"Hang the classifications, and bring on more jazz art songs," noted classical music critic Terry Blain, "They are certainly not 'crossover': The term is a tad demeaning and does scant justice to the subtleties and innovations achieved by Walker in his richly suggestive new cycle." —Specialist to the Star Tribune (BBC Music Magazine, Opera Magazine U.K.)
In a feature on MPR/APM’s New Classical Tracks, host Julie Amacher notes Haunted Blue contains, “songs that may reflect the future of classical music” and asked, “If Franz Schubert were composing songs today, would they sound like the songs heard on this new recording?“
Coverage of the project included Classical Minnesota Public Radio, “All the works revel in spectral zones between light and shadow, loss and connection, classical and jazz;” Minnpost, “The recording is sublime, but the best way to experience ‘Haunted Blue’ is live;” City Pages Best Concerts of the Week; and Star Tribune, “Pianist Jeremy Walker rethinks jazz fusion with new songs for mezzo-soprano.”
The Haunted Blue Story:
It was an unlikely partnership: a jazz pianist/composer and international award-winning Schubert vocalist, but the sparks of Jeremy Walker and Clara Osowski's artistic collaboration appeared the first time she sang “Alma Gentil,” Jeremy’s commission for the early music ensemble, Consortium Carissimi.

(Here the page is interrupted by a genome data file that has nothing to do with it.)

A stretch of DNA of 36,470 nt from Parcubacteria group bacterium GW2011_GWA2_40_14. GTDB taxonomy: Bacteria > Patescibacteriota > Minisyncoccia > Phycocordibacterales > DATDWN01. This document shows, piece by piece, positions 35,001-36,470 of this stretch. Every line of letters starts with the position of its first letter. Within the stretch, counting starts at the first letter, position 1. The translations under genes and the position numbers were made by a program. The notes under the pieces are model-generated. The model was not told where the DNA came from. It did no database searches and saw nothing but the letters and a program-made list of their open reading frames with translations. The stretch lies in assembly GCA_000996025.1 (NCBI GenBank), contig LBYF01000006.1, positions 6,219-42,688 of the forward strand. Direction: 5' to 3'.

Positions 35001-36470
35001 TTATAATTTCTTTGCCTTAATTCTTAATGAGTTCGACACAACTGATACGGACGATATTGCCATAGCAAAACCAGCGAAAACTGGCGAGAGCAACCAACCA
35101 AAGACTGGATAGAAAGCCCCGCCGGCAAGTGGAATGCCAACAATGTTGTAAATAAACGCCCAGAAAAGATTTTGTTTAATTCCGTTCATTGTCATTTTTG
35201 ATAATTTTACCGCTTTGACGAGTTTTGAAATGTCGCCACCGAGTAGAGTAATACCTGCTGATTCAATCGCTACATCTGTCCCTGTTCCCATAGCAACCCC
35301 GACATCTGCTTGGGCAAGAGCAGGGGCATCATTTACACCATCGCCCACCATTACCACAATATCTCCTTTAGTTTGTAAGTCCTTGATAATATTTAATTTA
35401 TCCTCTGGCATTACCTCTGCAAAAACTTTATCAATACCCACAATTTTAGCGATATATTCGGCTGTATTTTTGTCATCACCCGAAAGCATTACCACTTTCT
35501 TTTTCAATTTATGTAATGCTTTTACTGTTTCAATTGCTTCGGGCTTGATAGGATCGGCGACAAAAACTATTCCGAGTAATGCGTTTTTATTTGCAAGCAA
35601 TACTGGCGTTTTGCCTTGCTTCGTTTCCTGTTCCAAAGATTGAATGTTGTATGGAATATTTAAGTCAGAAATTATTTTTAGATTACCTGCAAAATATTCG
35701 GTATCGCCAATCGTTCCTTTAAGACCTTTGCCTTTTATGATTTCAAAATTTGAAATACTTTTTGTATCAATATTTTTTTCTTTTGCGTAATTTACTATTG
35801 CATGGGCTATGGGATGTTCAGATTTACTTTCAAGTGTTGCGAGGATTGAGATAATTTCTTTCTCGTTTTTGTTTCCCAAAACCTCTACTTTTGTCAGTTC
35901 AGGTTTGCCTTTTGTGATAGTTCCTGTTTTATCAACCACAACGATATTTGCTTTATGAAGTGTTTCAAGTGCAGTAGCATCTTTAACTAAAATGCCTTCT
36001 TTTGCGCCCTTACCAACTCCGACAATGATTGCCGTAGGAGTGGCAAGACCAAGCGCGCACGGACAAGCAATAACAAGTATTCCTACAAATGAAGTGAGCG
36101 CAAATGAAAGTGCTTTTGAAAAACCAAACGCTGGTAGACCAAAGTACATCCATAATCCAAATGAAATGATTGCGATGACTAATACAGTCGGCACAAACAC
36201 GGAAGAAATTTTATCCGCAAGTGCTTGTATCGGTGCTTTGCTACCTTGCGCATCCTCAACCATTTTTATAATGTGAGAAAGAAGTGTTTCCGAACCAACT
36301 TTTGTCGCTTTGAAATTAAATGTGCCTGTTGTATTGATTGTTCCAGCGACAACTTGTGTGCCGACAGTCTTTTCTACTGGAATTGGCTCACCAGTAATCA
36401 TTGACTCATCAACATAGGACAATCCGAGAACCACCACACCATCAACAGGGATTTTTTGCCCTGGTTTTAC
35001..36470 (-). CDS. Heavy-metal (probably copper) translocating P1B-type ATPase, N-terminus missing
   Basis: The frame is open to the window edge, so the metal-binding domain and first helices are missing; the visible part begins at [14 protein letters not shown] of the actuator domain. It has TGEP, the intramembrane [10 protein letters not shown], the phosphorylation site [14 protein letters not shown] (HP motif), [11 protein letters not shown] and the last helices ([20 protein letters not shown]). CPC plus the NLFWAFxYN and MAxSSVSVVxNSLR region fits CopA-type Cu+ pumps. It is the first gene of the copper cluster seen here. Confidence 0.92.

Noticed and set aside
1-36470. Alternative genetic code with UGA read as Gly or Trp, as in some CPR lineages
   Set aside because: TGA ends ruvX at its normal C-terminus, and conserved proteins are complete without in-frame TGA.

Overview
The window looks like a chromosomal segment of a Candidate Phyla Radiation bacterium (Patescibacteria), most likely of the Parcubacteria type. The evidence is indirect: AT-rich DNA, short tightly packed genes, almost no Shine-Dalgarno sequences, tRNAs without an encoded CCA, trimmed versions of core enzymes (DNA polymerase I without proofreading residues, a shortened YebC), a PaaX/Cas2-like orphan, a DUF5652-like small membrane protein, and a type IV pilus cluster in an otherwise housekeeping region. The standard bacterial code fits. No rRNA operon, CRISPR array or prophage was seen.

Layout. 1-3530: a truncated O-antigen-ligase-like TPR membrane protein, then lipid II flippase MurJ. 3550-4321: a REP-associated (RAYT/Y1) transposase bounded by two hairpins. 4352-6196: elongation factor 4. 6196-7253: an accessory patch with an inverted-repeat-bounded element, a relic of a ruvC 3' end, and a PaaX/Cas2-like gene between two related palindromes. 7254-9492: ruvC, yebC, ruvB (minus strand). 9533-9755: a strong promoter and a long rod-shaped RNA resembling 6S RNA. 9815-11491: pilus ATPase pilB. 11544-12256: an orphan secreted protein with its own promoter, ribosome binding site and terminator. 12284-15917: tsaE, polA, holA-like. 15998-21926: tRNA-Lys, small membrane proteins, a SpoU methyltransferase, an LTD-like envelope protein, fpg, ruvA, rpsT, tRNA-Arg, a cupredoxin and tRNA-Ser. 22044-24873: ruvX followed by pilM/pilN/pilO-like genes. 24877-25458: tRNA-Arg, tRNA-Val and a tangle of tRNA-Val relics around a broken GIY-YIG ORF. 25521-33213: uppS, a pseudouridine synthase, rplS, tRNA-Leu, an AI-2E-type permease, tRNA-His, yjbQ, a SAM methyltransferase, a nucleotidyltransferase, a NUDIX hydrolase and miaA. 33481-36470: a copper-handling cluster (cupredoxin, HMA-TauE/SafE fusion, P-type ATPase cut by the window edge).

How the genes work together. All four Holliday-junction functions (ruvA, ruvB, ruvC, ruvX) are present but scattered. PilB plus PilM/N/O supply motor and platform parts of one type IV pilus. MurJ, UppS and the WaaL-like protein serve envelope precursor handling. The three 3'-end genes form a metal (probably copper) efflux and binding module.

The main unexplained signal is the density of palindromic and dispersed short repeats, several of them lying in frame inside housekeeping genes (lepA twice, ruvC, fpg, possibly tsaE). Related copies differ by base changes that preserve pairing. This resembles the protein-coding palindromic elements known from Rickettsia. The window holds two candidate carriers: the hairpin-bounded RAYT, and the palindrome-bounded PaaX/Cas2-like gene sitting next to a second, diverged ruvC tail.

Clara’s work was gaining recognition. In 2017, she had became the first ever American prize winner when she placed second at Thomas Quasthoff’s International Das Lied Competition in Heidelberg, Germany, and in September 2017, was awarded the Richard Tauber Prize for the best interpretation of Schubert Lieder at the Wigmore Hall/Kohn Foundation Song Competition in London. She was getting requests to release her first album as a soloist—it was assumed her recording would showcase the music of Schubert. As a champion of new music, Clara had other ideas. Jeremy had already begun writing for her. This collaboration resulted in Haunted Blue.
Clara shared some of her favorite Whitman and Longfellow poems with Jeremy, and Jeremy shared lyrics by Greg Foley (originally conceived for rock songs—another unlikely pairing!) with Clara. They selected their favorite works, Jeremy started composing for Clara’s voice and introduced her to renowned jazz bassist, Anthony Cox (Joe Lovano, Stan Getz, Sam Rivers). He added Anthony to half of the pieces on the album including some mood-shaping miniatures that appear between the full-length songs. A friend to both Jeremy and Clara, tenor Tesfa Wondemagenehu (who last collaborated with Jeremy on the sold-out performance of 7 Psalms at Minnesota's Orchestra Hall) joined Clara on two songs—including “Open Road,” a work similar to an aria but with a free jazz section.
In Haunted Blue, the artists ventured into uncomfortable territory. They pushed the idea of genre, with the goal to make the most beautiful music they could create together—and the risks, danger and drama of this unlikely partnership is there for the listener to experience in this very personal, emotionally-transparent project.